When you create and follow your budget, you don’t spend money you don’t have. You know how much you earn, how much you can spend, and how much you can save. You’ll never find yourself in the position of being overwhelmed by credit card balances and interest.
Is living below your means as fun as going on a wild shopping spree or a lavish vacation? Not in the short term, but the party’s over when the bills come due.
I can almost guarantee you’ll identify multiple ways you’re overspending once you track your expenses.
Before we started tracking our spending, I would’ve told you we spent about $300 on groceries every month. I was sure that’s all we spent. I was shocked to find out it was nearly twice that.
A budget helps you identify expenses that can easily lower or eliminate. Entertainment, meals out, and unused subscriptions or memberships are prime areas to cut back on. You can even lower the cost of essentials like utilities, insurance, and mobile phone plans if you switch providers or make minor behavior changes like not leaving lights on when you’re not in a room.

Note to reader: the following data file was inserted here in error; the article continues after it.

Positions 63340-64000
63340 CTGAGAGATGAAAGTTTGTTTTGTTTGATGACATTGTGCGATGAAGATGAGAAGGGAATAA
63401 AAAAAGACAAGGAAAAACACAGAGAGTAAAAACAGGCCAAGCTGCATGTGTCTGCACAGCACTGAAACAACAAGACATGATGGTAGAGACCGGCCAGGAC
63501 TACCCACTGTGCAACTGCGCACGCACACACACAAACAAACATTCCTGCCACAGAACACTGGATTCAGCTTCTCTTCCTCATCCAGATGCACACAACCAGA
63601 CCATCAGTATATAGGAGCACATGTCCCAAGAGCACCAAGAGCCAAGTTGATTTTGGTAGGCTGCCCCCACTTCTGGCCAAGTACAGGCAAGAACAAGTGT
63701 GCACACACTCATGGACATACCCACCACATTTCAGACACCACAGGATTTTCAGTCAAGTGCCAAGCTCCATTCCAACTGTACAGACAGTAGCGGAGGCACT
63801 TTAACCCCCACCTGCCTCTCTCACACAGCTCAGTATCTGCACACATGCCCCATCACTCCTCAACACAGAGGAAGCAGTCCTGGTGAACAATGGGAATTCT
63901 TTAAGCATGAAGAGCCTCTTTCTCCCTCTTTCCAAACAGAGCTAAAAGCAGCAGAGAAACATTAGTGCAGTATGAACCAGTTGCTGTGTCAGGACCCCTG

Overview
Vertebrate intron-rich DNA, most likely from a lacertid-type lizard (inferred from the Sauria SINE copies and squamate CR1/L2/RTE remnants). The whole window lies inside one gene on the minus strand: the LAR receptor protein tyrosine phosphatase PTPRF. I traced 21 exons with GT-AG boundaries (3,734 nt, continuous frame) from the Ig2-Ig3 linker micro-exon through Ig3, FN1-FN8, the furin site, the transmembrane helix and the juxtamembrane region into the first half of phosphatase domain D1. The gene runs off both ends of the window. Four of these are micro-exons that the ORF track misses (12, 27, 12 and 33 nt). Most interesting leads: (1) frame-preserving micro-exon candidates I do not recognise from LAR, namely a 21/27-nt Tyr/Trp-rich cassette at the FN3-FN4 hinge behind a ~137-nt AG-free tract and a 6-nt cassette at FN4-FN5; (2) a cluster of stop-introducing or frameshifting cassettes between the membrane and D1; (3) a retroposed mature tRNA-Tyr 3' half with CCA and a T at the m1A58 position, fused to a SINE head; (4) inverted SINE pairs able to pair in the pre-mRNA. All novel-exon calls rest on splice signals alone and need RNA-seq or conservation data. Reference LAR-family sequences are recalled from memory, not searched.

The wasteful and unnecessary spending you uncover once you start a budget is amazing.
We all have major purchases that we need or want to make. Often we need to save up for them before we can buy them. If you want to buy a home, a new car, or go back to school you probably need to save for some length of time.
Budgeting makes saving for a specific purchase easier than trying to come up with the money all at once or putting aside money only when you have extra cash. You can divide the amount you need by 12, then set aside that amount every month.
You treat your savings goal like any other expense you have to pay. In twelve months, you can make the purchase without borrowing.
If you’re struggling with your finances, your budget can also help determine whether the time is right for making a large purchase.
Maybe you find that twelve months is too short a time frame and twenty-four months is more realistic. Or perhaps your budget shows that a decent used car is within reach, but saving for a new car would take longer than you can wait. By looking over your budget, you might find ways to trim your spending or think of ways to earn more money so you can afford your high-ticket item on your timetable.